Nepal, like many parts of South Asia, still has a lot of “arranged marriages,” even in the cities– although it seems to me that arranged marriages are more like a “matchmaking” service these days, rather than a situation where the bride and groom didn’t know each other much or at all prior to the wedding like in generations past.
Today parents will introduce their adult children to each other and arrange a few meetings (or perhaps the couple will start dating) and after sometime the children can decide whether or not they want to marry. Sometimes there are professional “matchmakers” involved who come to your house with a folder of headshots and resumes to start the process, and now, of course, there are actual matchmaking websites like South Asian versions of eHarmoney.com. Parents even sometimes find potential matches for their children through ads online or in newspapers, etc. If P and I hadn’t gotten together, it is entirely possible he could have gone down this path. Who knows? Maybe his brother will.
The flip side of arranged marriages are what are referred to as “love marriages,” or marriages that are more like the marriages you find in the US… people meet each other on their own, form a relationship, and eventually decide to get married. Love marriages are becoming more and more frequent throughout South Asia, although they are not a new thing entirely. There were love marriages in previous generations, but they were much more rare (“Frank Uncle”).
The danger of love marriage is that, gasp, it is possible to fall in love with someone from outside your community! In the South Asian context (Nepal specifically) your “community” could mean several things including your religion, your “caste,” your ethnic group, even your economic peers. The one that I find really fascinating is caste.
For readers unfamiliar with caste (although I am sure most of you know more that I), Wikipedia defines it as: “a combined social system of occupation, endogamy, culture, social class, and political power. Caste should not be confused with class, in that members of a caste are deemed to be alike in function or culture, whereas not all members of a defined class may be so alike.” It’s a complicated concept, so I’m going to leave the definition there.
But anyway, there are several “castes” in Nepal as well as ethnic groups that are kind of slotted into the caste system. For example there are the Brahmins and Chetris (castes that are also in India), but also Newars, Gurungs, Rais, Sherpas, etc (Nepali ethnic groups) that are (in my somewhat limited understanding) somehow slotted into the overall hierarchy of caste or are sometimes treated as a caste (someone feel free to jump in and correct me if I have this wrong). Even within a specific caste or ethnic group there are hierarchies and different cultural traditions, etc.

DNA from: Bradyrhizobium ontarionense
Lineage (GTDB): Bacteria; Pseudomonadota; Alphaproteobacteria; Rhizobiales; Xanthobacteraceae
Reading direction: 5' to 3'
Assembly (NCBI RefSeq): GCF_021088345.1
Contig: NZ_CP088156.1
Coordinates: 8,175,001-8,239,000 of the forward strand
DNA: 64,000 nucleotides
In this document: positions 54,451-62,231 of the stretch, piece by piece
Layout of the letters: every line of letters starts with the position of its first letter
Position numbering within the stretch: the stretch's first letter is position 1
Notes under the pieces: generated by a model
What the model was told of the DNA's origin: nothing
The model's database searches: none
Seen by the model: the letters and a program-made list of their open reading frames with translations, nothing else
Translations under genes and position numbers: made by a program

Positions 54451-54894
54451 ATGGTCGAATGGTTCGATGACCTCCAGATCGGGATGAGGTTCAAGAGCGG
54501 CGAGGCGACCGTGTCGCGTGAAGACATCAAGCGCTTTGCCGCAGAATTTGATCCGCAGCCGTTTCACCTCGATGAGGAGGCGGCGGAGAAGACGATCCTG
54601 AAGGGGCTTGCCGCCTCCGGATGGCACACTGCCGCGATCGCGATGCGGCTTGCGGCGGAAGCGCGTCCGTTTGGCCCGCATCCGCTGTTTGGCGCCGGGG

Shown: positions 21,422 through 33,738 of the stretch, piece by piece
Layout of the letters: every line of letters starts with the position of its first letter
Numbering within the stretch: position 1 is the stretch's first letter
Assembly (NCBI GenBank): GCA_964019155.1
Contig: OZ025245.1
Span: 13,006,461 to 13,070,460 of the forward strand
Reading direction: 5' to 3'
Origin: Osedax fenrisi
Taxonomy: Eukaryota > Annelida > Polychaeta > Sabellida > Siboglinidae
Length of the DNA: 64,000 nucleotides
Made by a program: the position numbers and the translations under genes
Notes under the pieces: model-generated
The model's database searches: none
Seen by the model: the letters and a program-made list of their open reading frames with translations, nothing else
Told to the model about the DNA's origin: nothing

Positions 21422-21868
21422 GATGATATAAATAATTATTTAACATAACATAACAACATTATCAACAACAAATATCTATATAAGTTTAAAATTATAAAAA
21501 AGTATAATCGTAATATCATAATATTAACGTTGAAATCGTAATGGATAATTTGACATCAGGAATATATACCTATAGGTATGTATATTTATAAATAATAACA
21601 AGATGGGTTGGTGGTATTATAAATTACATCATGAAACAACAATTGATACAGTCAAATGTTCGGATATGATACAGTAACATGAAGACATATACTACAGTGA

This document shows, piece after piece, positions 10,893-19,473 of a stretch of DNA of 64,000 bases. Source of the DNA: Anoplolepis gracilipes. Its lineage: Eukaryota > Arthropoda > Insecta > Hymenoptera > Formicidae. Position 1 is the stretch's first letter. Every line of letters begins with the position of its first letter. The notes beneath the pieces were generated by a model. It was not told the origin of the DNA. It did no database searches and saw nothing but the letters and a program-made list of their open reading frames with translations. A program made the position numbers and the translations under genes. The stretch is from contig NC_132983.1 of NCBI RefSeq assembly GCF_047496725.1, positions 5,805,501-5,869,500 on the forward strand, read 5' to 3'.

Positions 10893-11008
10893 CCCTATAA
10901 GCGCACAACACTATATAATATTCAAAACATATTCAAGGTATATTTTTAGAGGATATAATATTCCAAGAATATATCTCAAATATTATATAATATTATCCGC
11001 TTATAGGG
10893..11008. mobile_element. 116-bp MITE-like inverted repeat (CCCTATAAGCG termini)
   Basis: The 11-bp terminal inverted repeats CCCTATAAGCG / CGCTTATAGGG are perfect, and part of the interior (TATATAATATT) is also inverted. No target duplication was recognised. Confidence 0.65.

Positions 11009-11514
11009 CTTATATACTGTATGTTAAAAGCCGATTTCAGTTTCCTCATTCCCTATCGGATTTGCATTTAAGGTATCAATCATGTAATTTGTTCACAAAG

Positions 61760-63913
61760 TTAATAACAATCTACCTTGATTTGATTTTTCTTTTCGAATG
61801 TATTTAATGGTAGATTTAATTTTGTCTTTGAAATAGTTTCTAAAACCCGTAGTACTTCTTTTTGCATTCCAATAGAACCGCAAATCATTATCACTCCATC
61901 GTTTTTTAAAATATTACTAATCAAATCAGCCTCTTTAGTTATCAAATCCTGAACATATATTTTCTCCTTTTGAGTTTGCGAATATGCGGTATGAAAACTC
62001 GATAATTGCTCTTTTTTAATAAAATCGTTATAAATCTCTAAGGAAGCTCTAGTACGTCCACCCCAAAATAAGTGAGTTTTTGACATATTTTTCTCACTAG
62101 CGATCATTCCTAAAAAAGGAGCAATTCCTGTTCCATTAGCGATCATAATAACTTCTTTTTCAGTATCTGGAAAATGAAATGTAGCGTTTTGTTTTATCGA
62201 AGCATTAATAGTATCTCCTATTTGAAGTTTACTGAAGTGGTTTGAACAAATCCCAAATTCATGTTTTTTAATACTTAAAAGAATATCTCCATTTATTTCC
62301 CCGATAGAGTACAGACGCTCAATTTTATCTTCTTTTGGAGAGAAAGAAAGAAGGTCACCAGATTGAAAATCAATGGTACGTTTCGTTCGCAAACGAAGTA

One place where this comes into play is marriage. In an arranged marriage, one often limits one’s choices to people specifically within your caste/ethnic group and even your specific designation within this grouping. Some ethnic groups, because of the type of relations between them, are able to intermarry without too much trouble… for instance Sunwars and Rais who traditionally inhabit the same rural hilly region of Nepal, while some groups are very strict, like different types of Brahmin groups, who have fairly limited traditional marriage options (population wise).
Anyway, it still amazes me when I hear of Nepali families… in the year 2010, who are upset when their children fall in love with other Nepalis who come from different castes, or, better yet, they are from the same caste but different designation within that caste. At this point I want to shake their parents and say, “at least your child is still with a Nepali!” especially if their child has been living abroad for many years. One friend’s father didn’t talk to her for about a year when he found out she wanted to marry a Nepali man from another caste. She is Chetri and he is Brahmin. Things are slowly getting better for them now, but for a while it was pretty dicey in terms of family cohesiveness.
So now you can see why I feel pretty lucky when I say that P’s family was relatively “cool” with the intercultural relationship thing, because not only do I not really fit into the caste system, I’m from an entirely different religion, ethnic group, culture, language, etc, but I’m still accepted by the immediate family (the extended family doesn’t really know who I am yet, but more about that another time). It is really very awesome, even if I do run into misunderstandings from time to time (Please… No More Rice!) ;)
I’ve mentioned before that P’s dad is very liberal and forward thinking… well, one reason that he was probably so easily able to adjust to the idea of an intercultural relationship was probably because he had, gasp, an intercaste love marriage himself! (cue dramatic music… dut dut daaaa!)